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Straight after the tour had finished they had released In Operation which highlighted their gig at the London Astoria on a CD/DVD format, it was now time to go back into the studio with a number of demos. Although the band were offered to work in the Abbey Road Studios, however they decided after searching for a studio that would suit them, that they would keep their "Cherry Lips" studio, which earned its name from the colour used to paint the walls. The band expanded the studios to have more space.
Nominated for the 2005 Mercury Music Prize and Best British Group at the 2006 BRITs, Hard-Fi had become, in a matter of months, one of Britain's biggest bands. According to some reports their first major tour sold out in a record 15 minutes. They played London's Brixton Academy for five consecutive nights - making them one of the few bands to do so alongside The Clash, Bob Dylan and The Prodigy. After recording their debut, it sold over 1 million copies worldwide and soaring to #1, it spawned the radio mainstay hit singles: "Cash Machine", "Hard to Beat" and "Living for the Weekend".
Hard-Fi were approaching a new stage in their career. Commercially successful, the West London four-piece worked on a second album. Stars of CCTV was eventually followed by the eagerly anticipated Once Upon a Time in the West.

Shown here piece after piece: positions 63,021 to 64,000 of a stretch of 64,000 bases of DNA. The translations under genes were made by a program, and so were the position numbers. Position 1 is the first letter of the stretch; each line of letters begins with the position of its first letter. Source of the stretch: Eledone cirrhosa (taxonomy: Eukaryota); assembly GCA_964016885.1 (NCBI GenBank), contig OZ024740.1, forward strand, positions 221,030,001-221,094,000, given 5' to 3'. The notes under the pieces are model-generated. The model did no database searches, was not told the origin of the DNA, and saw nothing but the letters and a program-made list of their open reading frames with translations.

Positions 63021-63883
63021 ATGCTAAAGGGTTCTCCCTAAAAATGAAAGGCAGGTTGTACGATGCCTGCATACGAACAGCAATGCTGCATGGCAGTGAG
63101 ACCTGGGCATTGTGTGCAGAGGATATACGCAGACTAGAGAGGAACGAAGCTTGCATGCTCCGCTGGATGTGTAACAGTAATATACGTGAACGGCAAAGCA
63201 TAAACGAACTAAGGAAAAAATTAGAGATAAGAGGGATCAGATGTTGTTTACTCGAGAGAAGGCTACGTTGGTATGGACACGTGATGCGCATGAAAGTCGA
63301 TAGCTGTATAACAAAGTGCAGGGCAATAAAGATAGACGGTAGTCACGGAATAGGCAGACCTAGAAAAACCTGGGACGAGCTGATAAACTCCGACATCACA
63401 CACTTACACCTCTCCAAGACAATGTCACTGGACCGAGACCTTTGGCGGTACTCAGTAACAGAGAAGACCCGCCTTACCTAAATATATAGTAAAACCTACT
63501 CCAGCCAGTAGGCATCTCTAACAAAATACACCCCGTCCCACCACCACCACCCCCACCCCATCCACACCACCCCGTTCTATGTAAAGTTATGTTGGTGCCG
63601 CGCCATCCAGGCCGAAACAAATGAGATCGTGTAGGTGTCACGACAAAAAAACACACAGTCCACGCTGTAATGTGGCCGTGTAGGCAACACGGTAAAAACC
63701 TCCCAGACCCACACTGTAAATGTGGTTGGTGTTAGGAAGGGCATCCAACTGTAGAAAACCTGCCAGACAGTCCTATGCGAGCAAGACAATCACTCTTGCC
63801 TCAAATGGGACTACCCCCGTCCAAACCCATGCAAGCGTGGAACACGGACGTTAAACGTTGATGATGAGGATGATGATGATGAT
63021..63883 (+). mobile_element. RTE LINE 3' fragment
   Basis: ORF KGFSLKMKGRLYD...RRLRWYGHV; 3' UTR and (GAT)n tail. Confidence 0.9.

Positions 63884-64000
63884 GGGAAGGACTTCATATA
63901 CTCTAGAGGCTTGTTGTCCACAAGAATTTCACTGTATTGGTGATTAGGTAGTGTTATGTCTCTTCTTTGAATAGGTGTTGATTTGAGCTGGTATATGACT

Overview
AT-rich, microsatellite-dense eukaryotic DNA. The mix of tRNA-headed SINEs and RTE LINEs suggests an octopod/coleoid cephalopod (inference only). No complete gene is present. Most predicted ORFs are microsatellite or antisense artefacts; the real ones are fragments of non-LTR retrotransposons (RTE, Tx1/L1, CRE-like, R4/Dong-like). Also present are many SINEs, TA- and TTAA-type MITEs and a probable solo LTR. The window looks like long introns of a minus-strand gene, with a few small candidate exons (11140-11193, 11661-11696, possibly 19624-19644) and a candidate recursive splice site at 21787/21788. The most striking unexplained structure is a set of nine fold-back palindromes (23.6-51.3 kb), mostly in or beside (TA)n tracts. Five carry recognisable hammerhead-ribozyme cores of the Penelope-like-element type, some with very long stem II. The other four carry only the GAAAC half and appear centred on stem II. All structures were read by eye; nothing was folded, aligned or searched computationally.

Once Upon a Time in the West is the second album by English indie rock band Hard-Fi. It was released on 3 September 2007 on Necessary/Atlantic and Warner Music UK. It reached #1 in the UK Album Chart in the first week of its release, unlike its predecessor Stars of CCTV, which took around five months to do so. It also reached #5 in the European Top Albums.
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The album was pretty much written, the band had a demo of nearly every song on the demo. The band had about ten songs that he thought were suitable for the album among many more but Richard Archer decided that he wanted to spend at least a year concentrating on those ten, re-working the songs and just trying to improve them. To help them improve the songs, the band would play new songs live to see some reception towards what they had been working on and then seeing what they could add or take off.